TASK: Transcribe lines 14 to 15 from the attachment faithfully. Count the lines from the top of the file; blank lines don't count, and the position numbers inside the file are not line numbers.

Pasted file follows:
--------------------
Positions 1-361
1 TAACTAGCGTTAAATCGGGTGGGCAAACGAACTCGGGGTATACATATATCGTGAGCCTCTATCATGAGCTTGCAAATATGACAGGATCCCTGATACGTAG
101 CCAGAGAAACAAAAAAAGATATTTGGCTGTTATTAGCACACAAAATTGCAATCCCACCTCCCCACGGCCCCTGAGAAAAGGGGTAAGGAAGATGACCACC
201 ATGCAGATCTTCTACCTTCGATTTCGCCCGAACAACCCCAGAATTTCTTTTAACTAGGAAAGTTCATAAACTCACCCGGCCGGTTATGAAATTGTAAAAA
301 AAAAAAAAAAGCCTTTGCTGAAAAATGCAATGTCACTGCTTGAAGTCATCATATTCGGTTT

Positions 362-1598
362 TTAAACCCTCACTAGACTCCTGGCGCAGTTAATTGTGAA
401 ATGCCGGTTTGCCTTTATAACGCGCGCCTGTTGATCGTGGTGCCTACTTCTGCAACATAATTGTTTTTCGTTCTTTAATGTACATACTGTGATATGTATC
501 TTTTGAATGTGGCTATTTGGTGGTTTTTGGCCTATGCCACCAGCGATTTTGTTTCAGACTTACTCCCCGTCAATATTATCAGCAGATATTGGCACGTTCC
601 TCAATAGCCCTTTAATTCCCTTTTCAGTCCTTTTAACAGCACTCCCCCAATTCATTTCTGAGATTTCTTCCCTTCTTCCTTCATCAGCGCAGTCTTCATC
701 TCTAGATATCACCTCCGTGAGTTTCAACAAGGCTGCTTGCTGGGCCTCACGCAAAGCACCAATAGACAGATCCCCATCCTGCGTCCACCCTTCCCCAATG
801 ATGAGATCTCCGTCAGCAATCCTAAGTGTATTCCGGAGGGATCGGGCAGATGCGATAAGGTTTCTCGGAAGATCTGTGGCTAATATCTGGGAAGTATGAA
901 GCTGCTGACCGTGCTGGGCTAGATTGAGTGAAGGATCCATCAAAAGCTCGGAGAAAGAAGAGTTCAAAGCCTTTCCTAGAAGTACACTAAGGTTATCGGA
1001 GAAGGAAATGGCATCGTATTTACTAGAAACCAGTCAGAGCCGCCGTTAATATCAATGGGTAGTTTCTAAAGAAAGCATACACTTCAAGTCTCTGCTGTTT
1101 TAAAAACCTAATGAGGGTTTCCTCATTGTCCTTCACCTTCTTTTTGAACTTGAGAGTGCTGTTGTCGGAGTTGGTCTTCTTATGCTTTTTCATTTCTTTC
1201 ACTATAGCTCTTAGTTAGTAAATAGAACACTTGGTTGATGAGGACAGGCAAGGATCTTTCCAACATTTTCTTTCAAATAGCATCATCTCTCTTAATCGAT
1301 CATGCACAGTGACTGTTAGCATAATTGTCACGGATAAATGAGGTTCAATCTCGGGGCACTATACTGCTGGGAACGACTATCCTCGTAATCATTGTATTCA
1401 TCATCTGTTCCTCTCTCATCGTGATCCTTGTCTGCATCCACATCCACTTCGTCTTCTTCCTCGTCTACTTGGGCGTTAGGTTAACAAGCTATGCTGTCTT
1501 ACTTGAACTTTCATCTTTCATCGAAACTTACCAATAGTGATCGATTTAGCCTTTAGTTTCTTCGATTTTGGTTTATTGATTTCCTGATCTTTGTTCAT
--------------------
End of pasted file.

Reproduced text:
1001 GAAGGAAATGGCATCGTATTTACTAGAAACCAGTCAGAGCCGCCGTTAATATCAATGGGTAGTTTCTAAAGAAAGCATACACTTCAAGTCTCTGCTGTTT
1101 TAAAAACCTAATGAGGGTTTCCTCATTGTCCTTCACCTTCTTTTTGAACTTGAGAGTGCTGTTGTCGGAGTTGGTCTTCTTATGCTTTTTCATTTCTTTC